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By Will Lovegrove and Ian Cox
Our company, Release Consulting Ltd, is a small software development agency based in London. In 2012 we won a UK Government Technology Strategy Board research and development grant to build a highly innovative cloud-hosted data-sharing platform that would make API technology accessible to businesses of any size. That data-sharing platform (called datownia) was built on Windows Azure and launched in October 2012. Today we’re using datownia to provide APIs-as-a-Service to our SME clients, enabling them to easily open up and integrate data to their business applications.
This article looks back at our technical and financial experiences of our first cloud hosted project. It highlights a key finding for us which is that cloud computing’s ‘pay for what you use’ financial model means that system architecture and IT project management decisions now have an immediate and instant financial impact on our business in a way which is very different from when we used traditional non-cloud hosted infrastructure services.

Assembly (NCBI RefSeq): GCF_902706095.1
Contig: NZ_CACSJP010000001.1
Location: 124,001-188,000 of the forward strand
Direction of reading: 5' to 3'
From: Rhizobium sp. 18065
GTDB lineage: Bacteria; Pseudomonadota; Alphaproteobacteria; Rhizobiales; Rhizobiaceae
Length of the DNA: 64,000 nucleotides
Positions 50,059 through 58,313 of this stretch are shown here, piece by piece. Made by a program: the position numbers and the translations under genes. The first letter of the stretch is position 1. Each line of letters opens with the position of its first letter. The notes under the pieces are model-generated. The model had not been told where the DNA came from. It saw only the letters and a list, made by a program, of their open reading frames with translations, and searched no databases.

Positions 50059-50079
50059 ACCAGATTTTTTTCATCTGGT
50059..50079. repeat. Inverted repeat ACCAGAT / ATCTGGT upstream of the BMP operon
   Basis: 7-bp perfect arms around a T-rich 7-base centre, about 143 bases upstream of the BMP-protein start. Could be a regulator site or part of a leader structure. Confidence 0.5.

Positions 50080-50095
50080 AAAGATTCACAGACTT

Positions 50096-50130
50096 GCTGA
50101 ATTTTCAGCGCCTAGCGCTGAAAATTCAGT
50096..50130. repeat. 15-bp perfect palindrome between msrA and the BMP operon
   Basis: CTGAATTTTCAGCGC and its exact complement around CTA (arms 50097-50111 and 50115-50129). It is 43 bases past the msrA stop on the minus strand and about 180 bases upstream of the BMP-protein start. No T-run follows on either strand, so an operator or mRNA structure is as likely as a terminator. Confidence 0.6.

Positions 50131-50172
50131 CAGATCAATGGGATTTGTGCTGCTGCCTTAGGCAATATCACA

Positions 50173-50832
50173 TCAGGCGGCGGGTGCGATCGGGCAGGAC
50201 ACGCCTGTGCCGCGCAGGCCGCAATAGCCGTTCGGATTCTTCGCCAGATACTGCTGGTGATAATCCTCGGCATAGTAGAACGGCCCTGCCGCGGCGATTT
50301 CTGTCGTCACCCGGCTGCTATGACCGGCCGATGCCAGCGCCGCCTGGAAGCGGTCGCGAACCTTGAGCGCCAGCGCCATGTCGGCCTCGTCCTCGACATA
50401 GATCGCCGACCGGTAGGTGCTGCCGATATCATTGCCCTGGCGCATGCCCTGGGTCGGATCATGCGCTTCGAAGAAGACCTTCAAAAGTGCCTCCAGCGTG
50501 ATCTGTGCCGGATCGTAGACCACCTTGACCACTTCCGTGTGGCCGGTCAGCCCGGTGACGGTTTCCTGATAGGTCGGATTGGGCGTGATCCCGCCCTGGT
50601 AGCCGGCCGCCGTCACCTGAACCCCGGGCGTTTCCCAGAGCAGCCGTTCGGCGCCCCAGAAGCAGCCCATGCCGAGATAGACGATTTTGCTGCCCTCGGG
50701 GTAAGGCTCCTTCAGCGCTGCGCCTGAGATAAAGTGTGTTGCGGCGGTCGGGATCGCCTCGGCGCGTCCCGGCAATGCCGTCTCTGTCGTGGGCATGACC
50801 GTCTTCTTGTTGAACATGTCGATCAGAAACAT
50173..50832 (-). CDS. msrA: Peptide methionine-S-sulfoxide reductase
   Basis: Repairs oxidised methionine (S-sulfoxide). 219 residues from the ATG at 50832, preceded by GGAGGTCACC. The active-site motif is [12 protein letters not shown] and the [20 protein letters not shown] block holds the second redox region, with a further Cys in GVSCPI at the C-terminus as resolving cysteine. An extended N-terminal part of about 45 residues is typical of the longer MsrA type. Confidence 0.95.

The decision to implement our platform on Windows Azure was more a question of “why not Azure” than “why Azure”. Our staff are experienced in building applications with Microsoft software development tools. Plus Windows Azure provides a 90 day free trial period. It was an obvious decision to leverage our internal skills and the free offer. So in retrospect, given the lack of due diligence we performed when selecting our cloud infrastructure provider, can we say we are happy and willing advocates of Windows Azure? The answer is yes. But it comes with a caveat: carefully evaluate upfront your system design and project management choices. The decisions you make in the early stages of your project will affect the rate at which your project consumes cloud resources, which in turn affects the rate at which you are charged for those resources. In the early months of your project keep a close eye on those charges. It could be you are paying for cloud resources you don’t need.